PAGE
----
Lifting Weights: A Guide to Equipment at the Gym
Lifting weights at the gym, however you’d like to incorporate them into your fitness routine, is an excellent way to boost your fitness, improve your strength and tone your body. But for many, the weights machines and equipment in the gym are too intimidating to consider – we understand that they can look technical and complicated and particularly unapproachable, especially for beginners. However, there’s no need to be daunted; with a little basic knowledge, you’ll be all set to test the waters and start using the weights equipment next time you’re in the gym.
Before your start, make sure your equipment is properly set up and ensure you’re at the correct weight for your workout by testing the weight gently before doing a full lift. Many people use the rule of thumb to start with 25% of your body weight and then increase 2 – 5 kgs every set until you find a weight that challenges you effectively, but this could vary with every piece of equipment.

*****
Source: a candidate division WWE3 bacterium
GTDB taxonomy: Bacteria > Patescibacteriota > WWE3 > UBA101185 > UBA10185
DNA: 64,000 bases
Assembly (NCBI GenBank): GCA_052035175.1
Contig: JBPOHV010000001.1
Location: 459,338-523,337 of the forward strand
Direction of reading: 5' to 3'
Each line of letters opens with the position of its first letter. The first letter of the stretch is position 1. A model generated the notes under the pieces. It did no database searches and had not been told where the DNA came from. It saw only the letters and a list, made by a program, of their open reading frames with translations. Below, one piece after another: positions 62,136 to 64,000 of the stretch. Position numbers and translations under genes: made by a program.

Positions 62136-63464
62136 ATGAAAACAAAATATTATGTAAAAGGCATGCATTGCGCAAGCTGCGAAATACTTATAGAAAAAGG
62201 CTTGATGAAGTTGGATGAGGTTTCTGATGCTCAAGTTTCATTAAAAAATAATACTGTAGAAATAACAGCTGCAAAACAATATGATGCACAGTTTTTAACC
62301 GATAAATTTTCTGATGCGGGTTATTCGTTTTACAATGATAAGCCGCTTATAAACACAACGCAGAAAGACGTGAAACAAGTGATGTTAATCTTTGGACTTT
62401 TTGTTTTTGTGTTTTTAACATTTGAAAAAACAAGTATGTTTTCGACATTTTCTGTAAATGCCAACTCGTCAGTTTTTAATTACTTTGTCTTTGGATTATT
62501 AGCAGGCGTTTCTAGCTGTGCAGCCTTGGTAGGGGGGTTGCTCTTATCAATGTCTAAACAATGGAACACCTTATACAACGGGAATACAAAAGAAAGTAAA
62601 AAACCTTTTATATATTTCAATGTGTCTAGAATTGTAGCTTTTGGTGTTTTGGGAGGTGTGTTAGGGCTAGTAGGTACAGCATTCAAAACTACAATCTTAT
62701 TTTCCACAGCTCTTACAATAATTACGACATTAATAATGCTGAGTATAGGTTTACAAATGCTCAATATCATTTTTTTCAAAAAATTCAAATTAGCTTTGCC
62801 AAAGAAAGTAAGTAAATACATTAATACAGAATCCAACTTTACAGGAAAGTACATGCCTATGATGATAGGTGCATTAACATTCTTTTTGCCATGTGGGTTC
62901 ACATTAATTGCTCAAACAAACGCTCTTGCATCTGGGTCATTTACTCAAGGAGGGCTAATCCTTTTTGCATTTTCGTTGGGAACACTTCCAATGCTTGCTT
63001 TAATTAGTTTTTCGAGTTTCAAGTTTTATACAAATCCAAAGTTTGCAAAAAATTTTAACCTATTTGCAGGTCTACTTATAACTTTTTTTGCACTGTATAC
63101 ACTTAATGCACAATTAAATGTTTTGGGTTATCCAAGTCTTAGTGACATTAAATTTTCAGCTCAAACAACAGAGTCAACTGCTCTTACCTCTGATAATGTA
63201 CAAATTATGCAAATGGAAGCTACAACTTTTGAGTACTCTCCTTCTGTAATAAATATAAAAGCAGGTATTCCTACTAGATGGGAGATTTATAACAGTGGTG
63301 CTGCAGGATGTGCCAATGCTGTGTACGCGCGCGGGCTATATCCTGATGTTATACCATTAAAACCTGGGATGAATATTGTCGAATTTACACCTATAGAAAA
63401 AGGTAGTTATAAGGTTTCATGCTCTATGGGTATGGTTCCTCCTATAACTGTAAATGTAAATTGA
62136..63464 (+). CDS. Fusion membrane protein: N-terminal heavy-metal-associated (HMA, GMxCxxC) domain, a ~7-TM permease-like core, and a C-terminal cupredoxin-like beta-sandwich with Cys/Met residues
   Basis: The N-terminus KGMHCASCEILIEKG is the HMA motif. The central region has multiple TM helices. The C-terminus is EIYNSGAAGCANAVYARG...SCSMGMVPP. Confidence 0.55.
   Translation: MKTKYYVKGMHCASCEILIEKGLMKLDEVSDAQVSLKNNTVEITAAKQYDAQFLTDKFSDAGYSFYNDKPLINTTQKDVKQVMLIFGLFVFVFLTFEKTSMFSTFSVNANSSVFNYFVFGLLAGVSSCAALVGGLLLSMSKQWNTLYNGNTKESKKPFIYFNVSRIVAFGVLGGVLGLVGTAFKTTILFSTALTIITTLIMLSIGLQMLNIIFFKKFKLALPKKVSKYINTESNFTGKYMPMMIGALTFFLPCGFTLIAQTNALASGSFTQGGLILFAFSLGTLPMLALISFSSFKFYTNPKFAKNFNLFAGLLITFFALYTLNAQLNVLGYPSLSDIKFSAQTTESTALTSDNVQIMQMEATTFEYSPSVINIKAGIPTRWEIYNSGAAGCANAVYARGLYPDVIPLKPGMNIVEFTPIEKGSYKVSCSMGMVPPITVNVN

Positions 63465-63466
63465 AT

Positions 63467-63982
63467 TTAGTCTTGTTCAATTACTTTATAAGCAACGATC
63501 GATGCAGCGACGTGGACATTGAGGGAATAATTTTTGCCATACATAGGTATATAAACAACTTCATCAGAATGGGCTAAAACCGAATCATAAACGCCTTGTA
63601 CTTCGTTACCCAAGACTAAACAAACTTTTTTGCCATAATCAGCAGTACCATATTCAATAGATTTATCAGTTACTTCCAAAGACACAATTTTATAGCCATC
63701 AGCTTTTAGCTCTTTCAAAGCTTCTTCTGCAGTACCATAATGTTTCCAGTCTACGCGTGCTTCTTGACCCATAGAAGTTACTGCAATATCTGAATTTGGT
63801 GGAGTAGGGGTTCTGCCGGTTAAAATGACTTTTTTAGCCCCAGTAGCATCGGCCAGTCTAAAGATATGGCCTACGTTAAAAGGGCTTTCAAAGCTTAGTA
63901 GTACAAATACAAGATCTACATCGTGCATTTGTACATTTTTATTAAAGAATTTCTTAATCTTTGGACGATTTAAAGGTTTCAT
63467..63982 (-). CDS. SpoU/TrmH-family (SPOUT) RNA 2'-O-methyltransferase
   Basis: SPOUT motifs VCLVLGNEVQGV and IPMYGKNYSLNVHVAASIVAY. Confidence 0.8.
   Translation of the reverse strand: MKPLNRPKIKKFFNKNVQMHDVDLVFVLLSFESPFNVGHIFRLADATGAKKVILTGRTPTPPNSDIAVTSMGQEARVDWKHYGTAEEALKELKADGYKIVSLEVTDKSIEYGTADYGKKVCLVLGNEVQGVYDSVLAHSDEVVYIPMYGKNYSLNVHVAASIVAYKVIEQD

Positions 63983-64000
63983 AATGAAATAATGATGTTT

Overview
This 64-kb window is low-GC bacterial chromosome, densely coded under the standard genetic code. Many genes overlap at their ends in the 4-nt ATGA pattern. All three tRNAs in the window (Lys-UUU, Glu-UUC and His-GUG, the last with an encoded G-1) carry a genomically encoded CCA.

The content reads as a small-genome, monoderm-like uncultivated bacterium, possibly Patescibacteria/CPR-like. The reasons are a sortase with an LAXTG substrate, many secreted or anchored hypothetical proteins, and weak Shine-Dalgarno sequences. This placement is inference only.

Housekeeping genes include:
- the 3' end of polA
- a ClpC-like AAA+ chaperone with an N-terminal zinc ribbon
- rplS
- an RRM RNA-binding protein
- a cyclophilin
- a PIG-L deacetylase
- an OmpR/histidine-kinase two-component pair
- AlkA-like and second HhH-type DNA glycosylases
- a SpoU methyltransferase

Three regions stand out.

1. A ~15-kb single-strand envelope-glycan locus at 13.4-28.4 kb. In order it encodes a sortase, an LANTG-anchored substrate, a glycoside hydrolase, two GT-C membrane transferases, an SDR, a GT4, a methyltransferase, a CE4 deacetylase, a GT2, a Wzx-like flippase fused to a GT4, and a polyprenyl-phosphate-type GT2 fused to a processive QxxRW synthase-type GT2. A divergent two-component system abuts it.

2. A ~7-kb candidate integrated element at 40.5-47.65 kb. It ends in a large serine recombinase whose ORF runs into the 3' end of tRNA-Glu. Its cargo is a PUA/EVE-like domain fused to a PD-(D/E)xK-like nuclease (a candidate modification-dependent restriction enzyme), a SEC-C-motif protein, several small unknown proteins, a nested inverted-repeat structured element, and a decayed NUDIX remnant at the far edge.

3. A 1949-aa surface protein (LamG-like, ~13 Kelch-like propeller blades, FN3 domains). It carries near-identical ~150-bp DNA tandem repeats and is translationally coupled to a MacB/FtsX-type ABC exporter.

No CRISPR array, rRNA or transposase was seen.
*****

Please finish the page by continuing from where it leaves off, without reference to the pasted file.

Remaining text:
Upper body workouts
- Seated chest press
What is it: This piece of equipment has a seat with two handles either side around chest height. These handles are connected to weights and when moved or lifted in a forwards motion, carry this weight gently through to the user.
How to use it: Take a seat at the machine, with your back and shoulders in contact with the back rest and adjust the handles so they’re at your chest height. Take hold of the handles (sometimes you’ll need to use the foot pedal to bring the handles into the correct position), making sure your wrist is straight and in-line with your hand. Without locking your elbow, slowly push your arms out until they’re straight before easing back to starting position.
Benefits: The chest press will strengthen and tone the main muscles of the chest, shoulders and the backs of your arms - so your Pectoralis Major, Pectoralis Minor, anterior fibres of deltoid and triceps, as well as the biceps and big muscles of the shoulder and back. Perfect for building strength and power, so great for training for sports where you’re likely to use a bat, club or racket.